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Planning for the Unthinkable in the Workplace

By June 13, 2019 June 14th, 2019 News

June is National Safety Month. Typically, when we think of workplace safety our minds go to back injuries or carpal tunnel.  And this time of year, safety around the house means steadying the ladder and making sure kids are safe around the pool.  But the National Safety Council has some sobering statistics that we, as employers and employees, can’t ignore.

Every year, millions of American workers report having been victims of workplace violence. In 2017, assaults resulted in 18,400 injuries and 458 fatalities, according to Injury Facts®.

Workplace violence is an emerging risk that we have to prepare for.  It’s about protecting ourselves, our employees and our business.  There are three areas that you should focus on:

  • Have a plan to prepare for the unexpected
  • Be alert to what’s going on with the people around you
  • Know what to do if you hare in a hostile situation

Have a plan.  When we do an onsite risk assessment for our commercial clients, we’re considering the work environment and looking for ways to make it more secure.  Is there sufficient lighting, are you in a high crime area, are there policies in place to assist employees that feel threatened, is there a lobby buffer to slow down a possible attack?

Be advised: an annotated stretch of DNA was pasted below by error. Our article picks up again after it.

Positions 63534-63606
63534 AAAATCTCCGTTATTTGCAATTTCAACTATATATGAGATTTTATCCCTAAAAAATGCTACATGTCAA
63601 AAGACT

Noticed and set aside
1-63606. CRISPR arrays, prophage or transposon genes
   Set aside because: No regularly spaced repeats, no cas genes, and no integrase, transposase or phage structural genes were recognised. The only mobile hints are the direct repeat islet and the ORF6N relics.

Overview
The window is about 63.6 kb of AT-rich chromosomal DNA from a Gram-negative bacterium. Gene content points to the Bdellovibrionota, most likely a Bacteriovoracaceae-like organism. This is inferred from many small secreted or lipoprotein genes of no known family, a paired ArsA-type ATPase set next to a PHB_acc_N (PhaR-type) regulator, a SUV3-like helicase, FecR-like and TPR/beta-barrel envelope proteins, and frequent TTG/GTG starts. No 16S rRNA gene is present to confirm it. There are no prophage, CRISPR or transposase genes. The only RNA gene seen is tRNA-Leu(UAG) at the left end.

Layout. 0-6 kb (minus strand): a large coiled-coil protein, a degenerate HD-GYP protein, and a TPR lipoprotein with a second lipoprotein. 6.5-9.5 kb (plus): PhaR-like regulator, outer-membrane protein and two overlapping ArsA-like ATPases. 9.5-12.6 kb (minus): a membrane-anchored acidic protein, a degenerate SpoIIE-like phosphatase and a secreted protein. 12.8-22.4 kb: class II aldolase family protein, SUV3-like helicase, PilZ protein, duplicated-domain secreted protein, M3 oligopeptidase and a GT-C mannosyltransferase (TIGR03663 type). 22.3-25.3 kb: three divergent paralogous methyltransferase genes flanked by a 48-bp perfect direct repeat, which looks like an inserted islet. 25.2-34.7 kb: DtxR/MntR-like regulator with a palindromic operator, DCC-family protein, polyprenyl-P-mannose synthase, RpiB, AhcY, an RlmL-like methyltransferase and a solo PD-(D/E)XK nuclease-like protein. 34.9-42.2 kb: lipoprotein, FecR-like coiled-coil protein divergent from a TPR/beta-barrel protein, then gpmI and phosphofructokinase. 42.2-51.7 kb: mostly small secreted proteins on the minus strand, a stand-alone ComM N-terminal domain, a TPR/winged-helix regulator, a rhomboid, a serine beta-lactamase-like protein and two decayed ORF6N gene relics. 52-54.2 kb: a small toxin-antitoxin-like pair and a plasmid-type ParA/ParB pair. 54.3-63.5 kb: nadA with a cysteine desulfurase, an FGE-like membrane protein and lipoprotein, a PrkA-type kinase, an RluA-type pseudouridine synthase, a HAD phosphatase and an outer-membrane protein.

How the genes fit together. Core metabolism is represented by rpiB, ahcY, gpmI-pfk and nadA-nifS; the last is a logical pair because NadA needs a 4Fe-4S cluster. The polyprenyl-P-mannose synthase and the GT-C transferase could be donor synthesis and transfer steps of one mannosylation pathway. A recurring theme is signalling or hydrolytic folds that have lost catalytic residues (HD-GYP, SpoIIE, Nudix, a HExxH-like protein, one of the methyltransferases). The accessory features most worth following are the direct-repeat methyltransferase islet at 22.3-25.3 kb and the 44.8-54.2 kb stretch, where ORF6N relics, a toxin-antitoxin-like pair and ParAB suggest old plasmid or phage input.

Download a customizable plan for your organization.

Be alert.  It’s unrealistic to know what’s going on in everyone’s personal lives and some people are really good at hiding their emotions.  Still, we can all be aware of the signs of a troubled employee or co-worker and there are certain situations that have the potential of escalating.  As a business, it’s important to have policies in place where people can feel comfortable expressing concerns.  We can provide clients with the resources for employee handbook assistance.

Workplace Violence Prevention Starts with You

Know how to respond.  If you are involved in a situation, the Department of Homeland Security advises you employ one of three options; run, hide, or fight.  Everyone should be trained in how to respond to an event.  Participating in mock training exercises with local law enforcement can help you react quickly in a chaotic situation.

When it comes to insurance, carriers offer added coverage for workplace violence.  One example is a workplace violence coverage endorsement that can be added to Management Liability Coverage.  It’s important to know what’s covered under workers comp, liability or an umbrella policy.  Meeting with your Personal or Commercial Risk Consultant can help you determine if you have any gaps that need to be addressed.

[Check out our June Newsletter @RiskSOURCE.]

 

Becky Lehpamer

Client Relations Manager